Pressure grows on Joachim Low as defensive woes and absent faces haunt Germany

A second 3-3 draw in a week and continued questions about the exiled Hummels and Boateng leaves German manager facing fresh criticism

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Toni Kroos celebrated his 100th cap for Germany on Tuesday evening, a great milestone for an outstanding footballer and a symbolic moment for a nation.

Kroos was born in what used to be East Germany, and as the united country marks 30 years since East rejoined West, he stands out as a rare superstar from what used to be the land behind a very hard border.

His century was greeted with muted ceremony as Germany took Switzerland in the Uefa Nations League behind closed doors. But the game itself produced something Kroos has been unused to through most of his decade as an international: Germany conceded three goals, their fifth, sixth and seventh in the space of a week.

Kroos owned up to some responsibility for one of the Swiss goals, the Real Madrid midfielder giving away the ball carelessly and exposing a fragile back four.

Remo Freuler, with one of the excellent finishes that were a feature of an otherwise untidy night of, took advantage, to put the Swiss 2-0 up with barely a quarter of the game gone.

For Joachim Low, the Germany manager, the good news was that his team came back from behind.

The Chelsea pair – Timo Werner and Kai Havertz – scored fine virtuoso goals to bring the scores level, but no sooner was Low sighing with relief than Germany were undone again, a repeated failure to clear the ball inviting Mario Gavranovic to score his second.

Serge Gnabry quickly equalised, to earn Germany a point that, with Spain losing to Ukraine on the same night gives them a chance still to win Group A4 of the Nations League.

As for the principal target, which Low on Tuesday set as reaching at least the last four of next summer’s European Championship, there is homework to do.

Germany, who have been drawn in a first-round group with world champions France and holders Portugal, have won only one of their last four matches. France’s Kylian Mbappe and Cristiano Ronaldo of Portugal will have rather enjoyed watching the clips of some of Germany’s defending in the last few days.

The 3-3 draw is now becoming their standard: last week, Turkey equalised three times against a Germany who, however Low sets them up, keep springing leaks.

He lined-up a back four against the Swiss; Turkey racked up their goals against a back three, with wing-backs. “It is good for us to learn and improve with two different systems, because we cannot only have one system of playing,” Low said.

Some of Low’s critics, who have become more numerous and more noisy during this international break, believe the current Germany are not solid enough for tinkering, or experimentation.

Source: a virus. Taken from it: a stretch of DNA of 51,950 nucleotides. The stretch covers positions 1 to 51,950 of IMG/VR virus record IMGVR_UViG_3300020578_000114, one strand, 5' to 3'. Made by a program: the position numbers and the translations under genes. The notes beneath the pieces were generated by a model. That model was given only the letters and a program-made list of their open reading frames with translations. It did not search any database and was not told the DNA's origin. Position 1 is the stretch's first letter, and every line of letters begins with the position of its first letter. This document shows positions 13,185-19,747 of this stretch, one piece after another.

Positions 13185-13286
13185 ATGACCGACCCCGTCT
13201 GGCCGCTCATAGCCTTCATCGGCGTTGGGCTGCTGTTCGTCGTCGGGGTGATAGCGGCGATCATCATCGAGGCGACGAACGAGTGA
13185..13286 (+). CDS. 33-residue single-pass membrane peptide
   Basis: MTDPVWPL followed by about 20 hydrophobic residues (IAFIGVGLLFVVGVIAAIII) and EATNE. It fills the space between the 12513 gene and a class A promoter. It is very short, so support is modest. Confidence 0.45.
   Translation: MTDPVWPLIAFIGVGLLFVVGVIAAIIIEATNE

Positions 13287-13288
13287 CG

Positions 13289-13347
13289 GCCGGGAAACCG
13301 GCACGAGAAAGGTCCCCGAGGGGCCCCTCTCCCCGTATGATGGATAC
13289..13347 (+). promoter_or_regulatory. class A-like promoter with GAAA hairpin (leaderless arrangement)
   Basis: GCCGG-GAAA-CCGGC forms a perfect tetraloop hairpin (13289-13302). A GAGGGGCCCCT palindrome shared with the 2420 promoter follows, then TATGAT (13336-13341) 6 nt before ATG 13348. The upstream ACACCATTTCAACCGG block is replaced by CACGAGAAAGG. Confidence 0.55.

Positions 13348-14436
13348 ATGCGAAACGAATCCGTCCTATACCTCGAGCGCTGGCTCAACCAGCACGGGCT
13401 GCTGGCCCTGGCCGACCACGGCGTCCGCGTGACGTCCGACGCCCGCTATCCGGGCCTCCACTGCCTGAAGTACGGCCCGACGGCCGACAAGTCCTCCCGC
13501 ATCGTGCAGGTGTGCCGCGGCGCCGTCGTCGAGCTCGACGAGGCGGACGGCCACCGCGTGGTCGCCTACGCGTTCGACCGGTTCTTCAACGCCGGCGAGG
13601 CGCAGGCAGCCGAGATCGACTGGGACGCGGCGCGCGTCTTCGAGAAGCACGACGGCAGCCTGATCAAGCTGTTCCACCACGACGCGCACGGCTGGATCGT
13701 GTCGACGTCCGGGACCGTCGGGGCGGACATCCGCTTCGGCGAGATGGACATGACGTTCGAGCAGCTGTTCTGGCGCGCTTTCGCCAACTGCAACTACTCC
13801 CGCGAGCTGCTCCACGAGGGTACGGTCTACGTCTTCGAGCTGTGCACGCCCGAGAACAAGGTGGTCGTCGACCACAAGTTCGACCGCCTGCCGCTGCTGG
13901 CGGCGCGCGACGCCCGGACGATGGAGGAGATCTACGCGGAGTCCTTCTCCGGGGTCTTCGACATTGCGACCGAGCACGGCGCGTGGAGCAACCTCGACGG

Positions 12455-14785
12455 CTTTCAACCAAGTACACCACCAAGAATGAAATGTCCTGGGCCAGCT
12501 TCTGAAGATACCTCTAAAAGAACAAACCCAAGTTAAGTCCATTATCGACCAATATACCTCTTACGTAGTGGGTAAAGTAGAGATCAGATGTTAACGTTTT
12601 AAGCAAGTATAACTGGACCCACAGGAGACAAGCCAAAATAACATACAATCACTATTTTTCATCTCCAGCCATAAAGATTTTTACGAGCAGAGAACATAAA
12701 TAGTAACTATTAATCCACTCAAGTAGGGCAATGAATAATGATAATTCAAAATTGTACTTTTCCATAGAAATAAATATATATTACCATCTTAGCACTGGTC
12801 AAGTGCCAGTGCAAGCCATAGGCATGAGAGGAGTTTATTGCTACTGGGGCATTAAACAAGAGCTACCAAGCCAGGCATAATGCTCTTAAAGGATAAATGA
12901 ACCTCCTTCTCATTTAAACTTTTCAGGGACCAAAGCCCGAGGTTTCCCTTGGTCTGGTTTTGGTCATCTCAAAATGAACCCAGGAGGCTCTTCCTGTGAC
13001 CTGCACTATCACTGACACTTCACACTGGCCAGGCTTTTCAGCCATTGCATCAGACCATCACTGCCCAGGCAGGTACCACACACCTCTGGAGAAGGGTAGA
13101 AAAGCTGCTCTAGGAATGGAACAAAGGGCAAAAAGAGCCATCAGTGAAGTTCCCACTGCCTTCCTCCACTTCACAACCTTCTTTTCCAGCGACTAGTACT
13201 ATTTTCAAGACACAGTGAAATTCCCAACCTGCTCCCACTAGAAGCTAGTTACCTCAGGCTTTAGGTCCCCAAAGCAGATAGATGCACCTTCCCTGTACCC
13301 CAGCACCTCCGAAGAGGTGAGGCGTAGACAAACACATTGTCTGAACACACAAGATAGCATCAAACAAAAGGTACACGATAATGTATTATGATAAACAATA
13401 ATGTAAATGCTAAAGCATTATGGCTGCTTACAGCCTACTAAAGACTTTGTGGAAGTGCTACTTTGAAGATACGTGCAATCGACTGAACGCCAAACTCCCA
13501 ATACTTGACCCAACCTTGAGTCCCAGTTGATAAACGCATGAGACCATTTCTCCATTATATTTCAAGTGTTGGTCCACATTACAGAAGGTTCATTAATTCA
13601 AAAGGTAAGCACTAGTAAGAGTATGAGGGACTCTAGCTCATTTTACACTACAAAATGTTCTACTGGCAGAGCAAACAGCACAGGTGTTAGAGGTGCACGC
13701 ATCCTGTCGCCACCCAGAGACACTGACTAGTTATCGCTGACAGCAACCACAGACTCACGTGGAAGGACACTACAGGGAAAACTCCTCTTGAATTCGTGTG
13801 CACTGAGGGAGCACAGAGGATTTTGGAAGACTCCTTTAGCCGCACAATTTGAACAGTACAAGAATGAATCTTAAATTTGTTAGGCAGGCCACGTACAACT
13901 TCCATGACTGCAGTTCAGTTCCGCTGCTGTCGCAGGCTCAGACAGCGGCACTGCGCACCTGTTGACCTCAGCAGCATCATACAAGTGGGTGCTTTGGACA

Lothar Matthaus, who played 150 times for his country and captained the 1990 World-Cup winning West Germany team, told Bild: "The team looks more comfortable with three at the back, but Low wanted to test out something new. That has to stop."


Gallery: Germany training ahead of Switzerland game


Matthaus singled out Lukas Klostermann, the RB Leipzig defender, for “schoolboy” defending, and accused Low of choosing the wrong man for the wrong system in selecting Atalanta’s Robin Gosens at left-back – “he only ever plays as a wing-back for his club”.

He might have added that in the centre of defence against the Swiss was a player who has not been given a single moment of action for his club this season, Chelsea’s Antonio Rudiger.

Matthaus hardly needed to add that there are more active, more experienced and more decorated alternatives available.

Players who won the 2014 World Cup under Low, namely Mats Hummels, 31 and Jerome Boateng, 32, of Borussia Dortmund and Bayern Munich.

Last year, Low told those totems of his long time in charge of the national team they were no longer required. He said the same to 31-year-old Thomas Muller, who, like Boateng, helped Bayern win the Champions League in August.

Low’s decision – made on the grounds that he wanted to rejuvenate the squad – to discard that trio remains a focus of debate.

As Matthaus points out: “As long as Botaeng, Hummels and Muller are putting in top performances for their clubs, it will be an issue. And when players without match practice are being picked in the national team, he will be confronted with the fact he kicked those three out.”

The German Federation’s loyalty to Low is also coming under renewed scrutiny.

After Germany's defence of their World Cup title ended at the group stage of the 2018 tournament, a historically early exit, the hmanager  kept his position, to the surprise of many.

Since then, in 10 competitive matches against other countries who have qualified for next summer’s Euros, Germany have won just two. That is not the form of a team heading for the semi-finals.